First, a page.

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 OO Gauge Diesel Locomotives



English Electric built a total of 309 type 3 power ranged locomotives between 1960 and 1965 as part of the 1955 British Railways Modernisation Plan. Later to be known under TOPS as class 37s, the Co-Co locomotives became one of the most successful diesel electrics on British metals. With 1750 horse power, the class 37 was initially used out of London Liverpool Street on express passenger services to Cambridge and Norwich, however the 37s quickly spread their wings to most parts of the UK and proved to be more suited to heavy freight, and passenger services over routes with more strict weight restrictions. During their lengthy careers that have so far spanned five decades, the Type 3s, nicknamed 'Growlers' were often used in multiple in two's and occasionally even three's. whilst hauling heavy metals, or Merry-Go-Round trains. This practice became less common once Type 5 locomotives came on the scene, such as the class 56, 58, 59, and class 60s. Nowadays the class 37 still graces the network but not in as many numbers as before, having worked the privatised freight companies, including EWS, and more recently Direct Rail Services and Network Rail. To this date several 37s are either in store, working abroad, or unfortunately have been scrapped. A hand full have also made it into preservation, so hopefully will remain as permanent reminders of some of the successes of what was British Rail.    




ViTrains class 37 in Railfreight triple grey livery
ViTrains Class 37

Region; All Regions      Era; 1960 - Current    Use; Freight, express & secondary passenger     Coupling; Tension lock with no NEM provision    Flush glazing     Not DCC ready  

Vitrains (brought to us by some of the previous management of Lima) entered the UK ready to run market with the widely used class 37 locomotive, a good choice due to its lengthy time in mainline operation and array of liveries carried by the class. At first glance the ViTrains class 37 is a nice looking model.
All detail bar the roof fan grille is moulded, which shouts out Lima. However the model can be redeemed only slightly by the wealth of separate parts that the collector must fit. Unlike other manufacturer's ready to run locomotives, the ViTrains class 37 looks very 'naked' without its separate parts being fitted due to the sheer amount of them, which means around half an hour fitting them all before you can make it half presentable. Most liveries applied look OK but the yellow warning panels and separate parts look very plasticy, helping make the model look cheap and nasty. The ViTrains class 37 has directional lights but these are very poor as the tail lights are almost non existant, and both the head lights and high intensity lights are the same level of brightness. Head / marker lights are often dulled down by manufacturers to recreate the yellow like hue created, compared to the bright almost white hue of the high intensity light.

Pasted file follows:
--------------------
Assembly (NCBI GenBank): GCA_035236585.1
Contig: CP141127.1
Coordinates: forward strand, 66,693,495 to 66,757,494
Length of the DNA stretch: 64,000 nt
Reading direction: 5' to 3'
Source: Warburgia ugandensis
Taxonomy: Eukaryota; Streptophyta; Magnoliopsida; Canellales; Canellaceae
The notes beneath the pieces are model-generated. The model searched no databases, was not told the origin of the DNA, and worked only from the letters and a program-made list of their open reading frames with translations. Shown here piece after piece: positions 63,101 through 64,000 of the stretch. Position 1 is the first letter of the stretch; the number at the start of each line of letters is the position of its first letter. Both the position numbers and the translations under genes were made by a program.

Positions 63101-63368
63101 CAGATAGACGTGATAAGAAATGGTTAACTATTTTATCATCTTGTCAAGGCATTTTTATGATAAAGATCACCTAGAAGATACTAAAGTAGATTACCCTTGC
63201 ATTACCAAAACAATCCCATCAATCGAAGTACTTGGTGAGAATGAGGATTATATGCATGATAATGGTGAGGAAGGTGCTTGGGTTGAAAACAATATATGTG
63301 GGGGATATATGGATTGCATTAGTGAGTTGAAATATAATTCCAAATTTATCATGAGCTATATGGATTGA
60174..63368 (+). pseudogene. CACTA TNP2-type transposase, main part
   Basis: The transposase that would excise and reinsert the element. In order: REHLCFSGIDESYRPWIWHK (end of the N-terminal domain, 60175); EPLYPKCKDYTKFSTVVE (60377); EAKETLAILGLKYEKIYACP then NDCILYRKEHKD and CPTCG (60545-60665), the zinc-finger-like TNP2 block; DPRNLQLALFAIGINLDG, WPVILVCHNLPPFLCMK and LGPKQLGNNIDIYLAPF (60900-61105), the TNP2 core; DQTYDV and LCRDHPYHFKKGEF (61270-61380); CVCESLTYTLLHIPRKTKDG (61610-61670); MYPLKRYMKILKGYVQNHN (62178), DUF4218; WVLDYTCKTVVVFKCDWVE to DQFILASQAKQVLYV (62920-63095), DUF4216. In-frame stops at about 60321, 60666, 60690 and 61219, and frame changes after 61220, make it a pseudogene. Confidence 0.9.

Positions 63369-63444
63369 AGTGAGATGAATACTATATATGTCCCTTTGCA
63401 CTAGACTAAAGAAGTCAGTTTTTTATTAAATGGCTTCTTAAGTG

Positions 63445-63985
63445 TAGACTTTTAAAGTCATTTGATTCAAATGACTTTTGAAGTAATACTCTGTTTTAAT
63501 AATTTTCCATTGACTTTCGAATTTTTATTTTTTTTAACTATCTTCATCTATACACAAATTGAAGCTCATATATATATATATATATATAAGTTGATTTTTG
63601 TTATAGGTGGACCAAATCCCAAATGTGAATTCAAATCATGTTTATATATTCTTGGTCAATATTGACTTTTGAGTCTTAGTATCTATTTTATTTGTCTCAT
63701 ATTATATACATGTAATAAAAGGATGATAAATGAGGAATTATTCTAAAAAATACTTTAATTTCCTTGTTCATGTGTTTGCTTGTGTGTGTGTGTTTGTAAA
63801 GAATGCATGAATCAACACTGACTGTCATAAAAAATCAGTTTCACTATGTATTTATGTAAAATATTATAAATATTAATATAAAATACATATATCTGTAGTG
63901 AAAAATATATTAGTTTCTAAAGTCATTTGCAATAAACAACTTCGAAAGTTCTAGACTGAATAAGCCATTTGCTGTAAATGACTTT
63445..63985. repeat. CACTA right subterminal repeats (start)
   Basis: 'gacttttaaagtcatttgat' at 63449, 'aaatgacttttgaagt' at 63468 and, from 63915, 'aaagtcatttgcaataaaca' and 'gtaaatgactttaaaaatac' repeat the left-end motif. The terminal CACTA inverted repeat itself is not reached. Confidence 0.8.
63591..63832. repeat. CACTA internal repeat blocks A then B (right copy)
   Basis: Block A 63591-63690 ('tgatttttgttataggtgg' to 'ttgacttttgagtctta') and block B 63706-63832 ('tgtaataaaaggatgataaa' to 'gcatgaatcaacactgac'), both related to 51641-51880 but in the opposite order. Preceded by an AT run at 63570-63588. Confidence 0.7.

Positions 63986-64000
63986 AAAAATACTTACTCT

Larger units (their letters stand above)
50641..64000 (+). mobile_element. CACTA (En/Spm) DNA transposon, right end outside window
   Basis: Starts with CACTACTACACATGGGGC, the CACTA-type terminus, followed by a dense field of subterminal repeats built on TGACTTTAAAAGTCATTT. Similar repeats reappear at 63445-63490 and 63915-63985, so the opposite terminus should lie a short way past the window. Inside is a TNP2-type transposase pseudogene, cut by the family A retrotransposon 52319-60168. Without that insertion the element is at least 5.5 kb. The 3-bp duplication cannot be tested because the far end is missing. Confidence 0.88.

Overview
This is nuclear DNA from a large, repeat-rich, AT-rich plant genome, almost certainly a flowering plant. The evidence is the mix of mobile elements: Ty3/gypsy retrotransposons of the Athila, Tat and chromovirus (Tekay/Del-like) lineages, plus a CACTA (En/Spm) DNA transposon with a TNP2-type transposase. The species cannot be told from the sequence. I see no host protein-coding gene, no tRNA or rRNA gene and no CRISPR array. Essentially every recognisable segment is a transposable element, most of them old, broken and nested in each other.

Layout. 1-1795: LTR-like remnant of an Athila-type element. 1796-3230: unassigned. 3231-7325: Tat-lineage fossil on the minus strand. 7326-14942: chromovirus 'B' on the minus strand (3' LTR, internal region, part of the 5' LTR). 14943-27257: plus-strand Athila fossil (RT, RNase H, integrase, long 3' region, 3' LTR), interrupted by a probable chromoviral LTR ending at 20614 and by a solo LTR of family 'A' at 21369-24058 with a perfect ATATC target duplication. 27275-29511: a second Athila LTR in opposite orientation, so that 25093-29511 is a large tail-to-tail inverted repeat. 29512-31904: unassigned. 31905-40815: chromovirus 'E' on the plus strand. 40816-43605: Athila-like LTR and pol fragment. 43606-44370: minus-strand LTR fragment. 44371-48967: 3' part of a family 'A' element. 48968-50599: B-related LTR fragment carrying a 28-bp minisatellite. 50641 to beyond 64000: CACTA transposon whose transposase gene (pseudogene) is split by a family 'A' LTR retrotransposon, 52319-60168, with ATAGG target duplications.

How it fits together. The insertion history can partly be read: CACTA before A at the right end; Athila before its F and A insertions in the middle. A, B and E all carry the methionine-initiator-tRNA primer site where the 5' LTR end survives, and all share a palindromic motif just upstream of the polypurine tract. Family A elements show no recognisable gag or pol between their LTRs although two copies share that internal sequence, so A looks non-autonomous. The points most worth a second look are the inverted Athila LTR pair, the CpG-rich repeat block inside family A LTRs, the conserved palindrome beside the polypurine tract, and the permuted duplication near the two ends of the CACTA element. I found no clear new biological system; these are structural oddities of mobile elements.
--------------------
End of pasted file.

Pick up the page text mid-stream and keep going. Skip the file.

Running characteristics of ViTrains class 37 locomotives seem to vary from model to model. If you get a good one it will pull a good load of coaches or wagons without getting breathless, but get a bad one and you could be pushing it over point work and picking up its derailed load as it jurks it's way around your layout. In general ViTrains locomotives have a relatively low top speed but a high torque, meaning it will travel at similar speeds regardless of the weight of its load. Not a bad thing! The good weight of the model can help with the traction. 
Common complaints are that ViTrains class 37 locomotives are not easy to fit DCC chips to, and the lack of NEM pockets as ViTrains decided to use their own in house pocket method which are usually loose fitting, meaning that the coupling device often drops out of place during operation.
ViTrains class 37s can be found at several leading retailers at knock down prices, circa £50, so don't pay the RRP which is far more. Having spoken to some retailers it would appear that the reason for the widespread reduction of price is that ViTrains class 37s simply do not sell very well, which is not surprising when you can buy a Bachmann model which is far superior, for significantly less than ViTrains think that theirs will sell for. Simply put Mr and Mrs ViTrains; People will not pay more money for an inferior model which you have to fit most of the fine detail to, when you can pay less, get more, and don't have to fit most of the detail on the equivalent from a well known competitor. Most second hand models are over priced, aim to pay £30 - £40 for most versions in good boxed condition. Ensure all the detail is either in the bag or at least complete on the loco, and check it runs OK.
To sum up, if possible buy a Bachmann model, however the ViTrains class 37 when sensibly priced makes a good alternative to a Lima, Hornby, and Horny / Railroad models. In our opinion the ViTrains class 37 scores a sorry 5.5/10.       









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